THE REHABILITATION OF PSYCHEDELICS
The trial investigating “spontaneously occurring mystical experiences” that sparked psychedelics’ comeback took place at Johns Hopkins School of Medicine in Baltimore. Volunteers tripped out to classical music on a sofa.
A team of scientists in California led by Charles Grob found psilocybin improved the mood of terminally ill patients for up to six months, as well as reducing their anxiety. Patients also reported feeling closer to their friends and family.
Norwegian scientists trawled through 1960s LSD studies. They found a single trip seemed to have “a significant beneficial effect” on alcoholics. They wrote: “It’s puzzling why this treatment has been largely overlooked.”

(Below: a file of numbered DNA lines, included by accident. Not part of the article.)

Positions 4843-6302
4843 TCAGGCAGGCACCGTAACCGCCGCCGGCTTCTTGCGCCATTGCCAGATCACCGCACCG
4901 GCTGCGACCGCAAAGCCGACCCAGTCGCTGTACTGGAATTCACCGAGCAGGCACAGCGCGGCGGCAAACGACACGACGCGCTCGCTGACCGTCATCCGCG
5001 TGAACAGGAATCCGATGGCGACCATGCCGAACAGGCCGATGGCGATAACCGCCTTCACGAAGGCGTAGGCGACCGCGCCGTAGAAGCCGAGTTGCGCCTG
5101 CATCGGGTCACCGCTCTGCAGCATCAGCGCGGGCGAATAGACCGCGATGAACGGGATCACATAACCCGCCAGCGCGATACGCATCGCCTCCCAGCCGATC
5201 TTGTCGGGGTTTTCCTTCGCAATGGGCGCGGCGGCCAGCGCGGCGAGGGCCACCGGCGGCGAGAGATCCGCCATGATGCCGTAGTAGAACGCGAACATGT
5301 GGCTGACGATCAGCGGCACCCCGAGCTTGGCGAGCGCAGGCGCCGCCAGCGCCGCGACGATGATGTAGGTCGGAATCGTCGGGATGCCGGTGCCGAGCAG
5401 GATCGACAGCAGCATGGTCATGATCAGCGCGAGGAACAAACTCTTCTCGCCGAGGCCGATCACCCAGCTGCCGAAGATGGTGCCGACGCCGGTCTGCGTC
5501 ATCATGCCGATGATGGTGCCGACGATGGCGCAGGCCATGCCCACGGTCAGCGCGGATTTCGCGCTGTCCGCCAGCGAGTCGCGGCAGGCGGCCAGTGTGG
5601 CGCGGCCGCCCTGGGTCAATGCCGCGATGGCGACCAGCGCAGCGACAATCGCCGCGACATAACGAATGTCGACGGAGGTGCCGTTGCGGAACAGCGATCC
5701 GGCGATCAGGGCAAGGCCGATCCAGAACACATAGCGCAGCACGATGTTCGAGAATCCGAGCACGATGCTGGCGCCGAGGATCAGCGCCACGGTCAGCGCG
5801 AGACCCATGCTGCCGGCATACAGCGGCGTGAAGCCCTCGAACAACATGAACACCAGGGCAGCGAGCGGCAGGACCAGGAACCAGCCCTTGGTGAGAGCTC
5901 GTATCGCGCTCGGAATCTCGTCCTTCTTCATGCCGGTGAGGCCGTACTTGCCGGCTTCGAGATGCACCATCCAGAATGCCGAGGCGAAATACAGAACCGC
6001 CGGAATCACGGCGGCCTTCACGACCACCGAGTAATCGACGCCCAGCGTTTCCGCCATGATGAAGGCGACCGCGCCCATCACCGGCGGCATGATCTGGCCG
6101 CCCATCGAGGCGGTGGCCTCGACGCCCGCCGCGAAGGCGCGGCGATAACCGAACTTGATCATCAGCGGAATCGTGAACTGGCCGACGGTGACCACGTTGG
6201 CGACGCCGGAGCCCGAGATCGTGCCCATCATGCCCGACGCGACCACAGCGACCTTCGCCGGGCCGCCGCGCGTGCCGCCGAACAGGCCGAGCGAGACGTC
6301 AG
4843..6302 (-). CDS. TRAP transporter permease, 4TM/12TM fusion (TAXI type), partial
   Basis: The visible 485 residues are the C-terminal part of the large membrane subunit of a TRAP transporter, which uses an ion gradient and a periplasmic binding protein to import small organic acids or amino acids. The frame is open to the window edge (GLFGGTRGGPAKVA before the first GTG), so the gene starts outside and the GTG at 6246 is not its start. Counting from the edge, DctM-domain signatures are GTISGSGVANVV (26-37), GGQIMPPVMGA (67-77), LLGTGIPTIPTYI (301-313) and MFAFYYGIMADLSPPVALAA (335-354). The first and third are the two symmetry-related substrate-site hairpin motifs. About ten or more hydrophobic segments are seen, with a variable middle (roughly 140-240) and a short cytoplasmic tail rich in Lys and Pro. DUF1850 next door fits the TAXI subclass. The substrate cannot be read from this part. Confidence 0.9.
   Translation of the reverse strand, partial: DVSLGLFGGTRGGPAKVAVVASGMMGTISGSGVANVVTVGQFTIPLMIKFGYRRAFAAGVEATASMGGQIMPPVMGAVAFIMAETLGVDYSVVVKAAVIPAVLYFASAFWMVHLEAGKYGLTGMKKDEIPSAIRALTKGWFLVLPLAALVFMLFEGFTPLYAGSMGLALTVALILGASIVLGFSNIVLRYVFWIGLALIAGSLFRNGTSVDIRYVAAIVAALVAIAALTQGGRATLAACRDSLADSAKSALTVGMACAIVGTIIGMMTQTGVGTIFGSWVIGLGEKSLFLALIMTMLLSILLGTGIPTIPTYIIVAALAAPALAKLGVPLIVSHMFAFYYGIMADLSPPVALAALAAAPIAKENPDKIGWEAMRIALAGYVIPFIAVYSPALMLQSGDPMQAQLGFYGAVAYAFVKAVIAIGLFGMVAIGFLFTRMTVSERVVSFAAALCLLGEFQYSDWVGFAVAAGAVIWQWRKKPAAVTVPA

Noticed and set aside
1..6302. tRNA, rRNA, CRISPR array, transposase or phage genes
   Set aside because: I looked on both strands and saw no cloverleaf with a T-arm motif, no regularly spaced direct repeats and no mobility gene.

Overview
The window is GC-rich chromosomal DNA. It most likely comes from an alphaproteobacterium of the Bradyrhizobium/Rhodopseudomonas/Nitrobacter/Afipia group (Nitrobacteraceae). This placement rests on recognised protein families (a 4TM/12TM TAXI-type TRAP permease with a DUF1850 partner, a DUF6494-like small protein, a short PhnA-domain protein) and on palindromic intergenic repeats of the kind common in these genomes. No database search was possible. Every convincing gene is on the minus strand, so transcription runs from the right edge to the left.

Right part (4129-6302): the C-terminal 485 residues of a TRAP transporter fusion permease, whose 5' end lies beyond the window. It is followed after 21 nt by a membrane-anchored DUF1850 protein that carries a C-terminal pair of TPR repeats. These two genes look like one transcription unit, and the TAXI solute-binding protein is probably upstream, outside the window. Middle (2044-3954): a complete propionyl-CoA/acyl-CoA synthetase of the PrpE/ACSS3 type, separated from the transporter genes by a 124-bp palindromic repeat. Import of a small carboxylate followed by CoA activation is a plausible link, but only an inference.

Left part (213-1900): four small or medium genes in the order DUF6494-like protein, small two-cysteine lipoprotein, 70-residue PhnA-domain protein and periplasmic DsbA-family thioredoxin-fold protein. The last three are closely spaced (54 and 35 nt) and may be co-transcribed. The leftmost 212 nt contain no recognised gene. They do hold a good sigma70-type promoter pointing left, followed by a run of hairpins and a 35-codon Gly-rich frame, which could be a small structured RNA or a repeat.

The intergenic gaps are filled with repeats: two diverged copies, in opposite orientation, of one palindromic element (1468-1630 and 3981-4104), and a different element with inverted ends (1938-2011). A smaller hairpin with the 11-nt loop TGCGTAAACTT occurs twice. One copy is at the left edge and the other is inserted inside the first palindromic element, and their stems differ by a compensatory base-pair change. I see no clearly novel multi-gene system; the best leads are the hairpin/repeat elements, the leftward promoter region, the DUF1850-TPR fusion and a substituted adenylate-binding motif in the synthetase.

Repeated ketamine infusions were shown to have an antidepressant effect on those resistant to treatment in a study by the Mount Sinai School of Medicine in New York. The effects lasted for 18 days at a time.
Many have called SSRI antidepressants into question. Harvard Medical School’s Irving Kirsch suggested they are no more than placebos. “The serotonin theory is as close as any in the history of science to having been proved wrong,” he wrote.
Last year, Imperial College London conducted the first clinical trial into psilocybin as a viable treatment for depression. After just two sessions, all 12 volunteers showed markedly improved symptoms.